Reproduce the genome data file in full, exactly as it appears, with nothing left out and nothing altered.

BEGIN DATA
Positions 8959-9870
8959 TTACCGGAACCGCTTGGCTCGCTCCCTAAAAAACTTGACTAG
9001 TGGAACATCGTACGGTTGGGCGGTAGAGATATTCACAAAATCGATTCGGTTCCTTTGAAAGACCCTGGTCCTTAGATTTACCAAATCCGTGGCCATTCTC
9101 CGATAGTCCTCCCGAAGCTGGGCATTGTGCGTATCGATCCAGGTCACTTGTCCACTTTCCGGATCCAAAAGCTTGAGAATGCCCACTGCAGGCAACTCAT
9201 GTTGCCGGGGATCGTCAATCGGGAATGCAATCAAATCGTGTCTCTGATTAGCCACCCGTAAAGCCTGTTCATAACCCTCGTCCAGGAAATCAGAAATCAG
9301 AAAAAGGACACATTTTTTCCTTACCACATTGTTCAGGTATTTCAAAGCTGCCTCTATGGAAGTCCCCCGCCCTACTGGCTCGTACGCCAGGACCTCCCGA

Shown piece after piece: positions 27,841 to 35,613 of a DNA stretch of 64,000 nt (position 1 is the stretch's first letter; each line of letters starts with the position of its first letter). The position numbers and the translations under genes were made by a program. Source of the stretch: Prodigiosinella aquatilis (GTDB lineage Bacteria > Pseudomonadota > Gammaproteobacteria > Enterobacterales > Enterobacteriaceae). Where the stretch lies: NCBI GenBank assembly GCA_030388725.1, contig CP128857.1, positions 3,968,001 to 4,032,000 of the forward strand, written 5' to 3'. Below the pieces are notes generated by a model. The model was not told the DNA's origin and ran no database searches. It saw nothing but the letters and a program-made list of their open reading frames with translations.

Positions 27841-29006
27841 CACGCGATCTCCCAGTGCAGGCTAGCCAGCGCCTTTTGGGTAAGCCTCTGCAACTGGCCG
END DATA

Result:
Positions 8959-9870
8959 TTACCGGAACCGCTTGGCTCGCTCCCTAAAAAACTTGACTAG
9001 TGGAACATCGTACGGTTGGGCGGTAGAGATATTCACAAAATCGATTCGGTTCCTTTGAAAGACCCTGGTCCTTAGATTTACCAAATCCGTGGCCATTCTC
9101 CGATAGTCCTCCCGAAGCTGGGCATTGTGCGTATCGATCCAGGTCACTTGTCCACTTTCCGGATCCAAAAGCTTGAGAATGCCCACTGCAGGCAACTCAT
9201 GTTGCCGGGGATCGTCAATCGGGAATGCAATCAAATCGTGTCTCTGATTAGCCACCCGTAAAGCCTGTTCATAACCCTCGTCCAGGAAATCAGAAATCAG
9301 AAAAAGGACACATTTTTTCCTTACCACATTGTTCAGGTATTTCAAAGCTGCCTCTATGGAAGTCCCCCGCCCTACTGGCTCGTACGCCAGGACCTCCCGA

Shown piece after piece: positions 27,841 to 35,613 of a DNA stretch of 64,000 nt (position 1 is the stretch's first letter; each line of letters starts with the position of its first letter). The position numbers and the translations under genes were made by a program. Source of the stretch: Prodigiosinella aquatilis (GTDB lineage Bacteria > Pseudomonadota > Gammaproteobacteria > Enterobacterales > Enterobacteriaceae). Where the stretch lies: NCBI GenBank assembly GCA_030388725.1, contig CP128857.1, positions 3,968,001 to 4,032,000 of the forward strand, written 5' to 3'. Below the pieces are notes generated by a model. The model was not told the DNA's origin and ran no database searches. It saw nothing but the letters and a program-made list of their open reading frames with translations.

Positions 27841-29006
27841 CACGCGATCTCCCAGTGCAGGCTAGCCAGCGCCTTTTGGGTAAGCCTCTGCAACTGGCCG